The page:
And I'll admit, I was cheesed when Belushi cut Gordon Lightfoot's guitar strings because I was hoping he might perform "Sundown!" The problem here is that this DVD set is presenting a sketch comedy/variety show that is very dated. The reason is simple; the humor is topical. It's fresh and funny in 1975 to comment on Gerald Ford and the wide-open 1976 Primary contest. Those of us who lived through the Reagan Regime will delight to hear Chevy Chase (and others) relentlessly mock his first presidential bid as he loses the Republican primary to Ford (which ought to have been the death knell of his political career!). But it's pure nostalgia and it often makes references that will leave the less educated viewers completely lost. So, for example, most high school history courses will not teach students that George Wallace was a vociferous racist, which becomes the focus of all non-wheelchair jokes pertaining to Wallace.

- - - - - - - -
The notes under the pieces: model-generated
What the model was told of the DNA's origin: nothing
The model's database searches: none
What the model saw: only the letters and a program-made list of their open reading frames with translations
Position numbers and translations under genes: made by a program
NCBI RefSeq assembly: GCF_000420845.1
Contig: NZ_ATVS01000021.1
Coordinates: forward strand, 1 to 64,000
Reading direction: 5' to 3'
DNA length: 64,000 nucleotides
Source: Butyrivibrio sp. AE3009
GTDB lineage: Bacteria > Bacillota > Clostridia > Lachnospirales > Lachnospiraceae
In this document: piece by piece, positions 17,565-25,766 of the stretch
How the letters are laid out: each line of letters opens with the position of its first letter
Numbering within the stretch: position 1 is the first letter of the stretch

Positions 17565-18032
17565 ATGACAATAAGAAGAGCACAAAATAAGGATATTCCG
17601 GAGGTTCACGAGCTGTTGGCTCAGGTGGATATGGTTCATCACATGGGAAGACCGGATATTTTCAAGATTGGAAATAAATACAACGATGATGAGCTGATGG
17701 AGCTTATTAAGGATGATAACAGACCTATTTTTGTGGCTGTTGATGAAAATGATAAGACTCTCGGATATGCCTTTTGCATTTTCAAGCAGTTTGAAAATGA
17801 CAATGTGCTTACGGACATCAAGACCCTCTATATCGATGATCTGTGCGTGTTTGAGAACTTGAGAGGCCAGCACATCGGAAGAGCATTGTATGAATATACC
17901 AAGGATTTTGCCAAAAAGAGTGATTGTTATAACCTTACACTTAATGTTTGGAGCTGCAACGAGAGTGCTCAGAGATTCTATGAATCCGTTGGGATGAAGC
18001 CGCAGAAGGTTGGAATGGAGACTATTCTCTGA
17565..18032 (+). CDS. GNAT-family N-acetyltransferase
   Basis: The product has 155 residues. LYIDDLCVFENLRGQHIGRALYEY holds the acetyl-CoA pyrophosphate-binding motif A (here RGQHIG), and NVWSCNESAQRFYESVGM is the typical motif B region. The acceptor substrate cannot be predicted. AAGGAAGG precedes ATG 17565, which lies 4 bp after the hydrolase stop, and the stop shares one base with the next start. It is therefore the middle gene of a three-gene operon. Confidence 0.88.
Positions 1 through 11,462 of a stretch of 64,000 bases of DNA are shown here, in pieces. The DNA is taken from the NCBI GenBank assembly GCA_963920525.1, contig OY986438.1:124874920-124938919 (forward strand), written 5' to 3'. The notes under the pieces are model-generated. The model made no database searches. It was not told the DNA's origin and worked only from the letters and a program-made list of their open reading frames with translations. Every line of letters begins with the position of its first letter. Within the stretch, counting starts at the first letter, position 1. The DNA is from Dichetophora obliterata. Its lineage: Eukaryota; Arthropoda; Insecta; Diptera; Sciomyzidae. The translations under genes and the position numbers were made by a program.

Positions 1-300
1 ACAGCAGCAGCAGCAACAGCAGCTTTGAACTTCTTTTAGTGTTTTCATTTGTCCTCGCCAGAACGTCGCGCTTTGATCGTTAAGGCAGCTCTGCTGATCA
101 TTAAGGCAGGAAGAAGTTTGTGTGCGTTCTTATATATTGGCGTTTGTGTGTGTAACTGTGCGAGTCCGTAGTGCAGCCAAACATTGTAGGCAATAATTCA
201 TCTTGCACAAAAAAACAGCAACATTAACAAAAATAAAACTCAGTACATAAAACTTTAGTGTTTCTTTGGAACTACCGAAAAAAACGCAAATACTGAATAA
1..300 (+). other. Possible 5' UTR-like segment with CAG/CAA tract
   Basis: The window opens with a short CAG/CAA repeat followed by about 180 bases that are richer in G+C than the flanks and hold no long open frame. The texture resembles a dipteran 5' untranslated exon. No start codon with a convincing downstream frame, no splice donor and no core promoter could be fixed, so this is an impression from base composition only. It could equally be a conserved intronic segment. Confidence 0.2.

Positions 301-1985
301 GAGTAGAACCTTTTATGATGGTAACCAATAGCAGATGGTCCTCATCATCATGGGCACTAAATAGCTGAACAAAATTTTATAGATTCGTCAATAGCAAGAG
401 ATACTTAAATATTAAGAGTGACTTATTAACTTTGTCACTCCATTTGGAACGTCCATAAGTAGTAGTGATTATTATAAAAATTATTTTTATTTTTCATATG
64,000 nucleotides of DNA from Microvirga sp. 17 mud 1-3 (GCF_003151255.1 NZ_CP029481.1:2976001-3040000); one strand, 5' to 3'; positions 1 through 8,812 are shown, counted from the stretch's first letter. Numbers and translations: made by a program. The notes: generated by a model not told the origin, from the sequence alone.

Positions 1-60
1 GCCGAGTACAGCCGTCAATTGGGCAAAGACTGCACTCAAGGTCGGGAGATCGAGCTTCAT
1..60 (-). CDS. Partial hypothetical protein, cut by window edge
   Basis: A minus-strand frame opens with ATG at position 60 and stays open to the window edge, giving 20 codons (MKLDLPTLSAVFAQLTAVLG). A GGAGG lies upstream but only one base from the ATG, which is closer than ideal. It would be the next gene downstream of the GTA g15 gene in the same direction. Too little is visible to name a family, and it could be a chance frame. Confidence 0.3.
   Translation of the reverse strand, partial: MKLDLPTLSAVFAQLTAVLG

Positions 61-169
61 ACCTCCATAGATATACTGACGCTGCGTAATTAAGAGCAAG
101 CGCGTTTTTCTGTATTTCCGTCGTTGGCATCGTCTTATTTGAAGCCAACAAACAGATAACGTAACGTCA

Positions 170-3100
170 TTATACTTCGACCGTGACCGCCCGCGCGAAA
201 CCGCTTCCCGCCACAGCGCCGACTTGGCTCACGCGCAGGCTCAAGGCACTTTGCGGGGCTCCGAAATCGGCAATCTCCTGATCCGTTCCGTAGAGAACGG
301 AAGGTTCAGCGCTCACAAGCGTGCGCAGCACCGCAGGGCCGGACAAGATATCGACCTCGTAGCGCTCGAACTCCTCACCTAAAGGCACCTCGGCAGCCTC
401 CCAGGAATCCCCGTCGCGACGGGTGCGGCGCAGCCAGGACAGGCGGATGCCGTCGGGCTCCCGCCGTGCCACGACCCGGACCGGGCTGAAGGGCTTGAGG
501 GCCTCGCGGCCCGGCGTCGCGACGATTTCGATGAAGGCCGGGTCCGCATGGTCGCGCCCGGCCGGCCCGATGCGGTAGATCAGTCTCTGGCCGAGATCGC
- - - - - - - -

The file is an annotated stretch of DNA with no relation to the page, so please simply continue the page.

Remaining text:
There are two general categories of sketch comedy series: current events and broadbased satire. Cultural Events sketch comedy rely heavily on observations of politics, societal trends and pop culture of the day. Broadbased satire attempts to more frequently comment on the nature of human existence and immutable social institutions. It's the difference between comedy that pokes fun at Gerald Ford and Jaws (reviewed here!) and comedy that lashes out at Monarchy and male/female relationships. Are the two mutually exclusive? Absolutely not, but very few comedy troupes find a decent balance (though most do a Jaws, Star Trek, - the first of many Trek parodies appears late in this set! - and Star Wars parody at some point) and Saturday Night, when it becomes more of a sketch comedy show leans heavily toward the Cultural Events category as opposed to the Broadbased Satire grouping.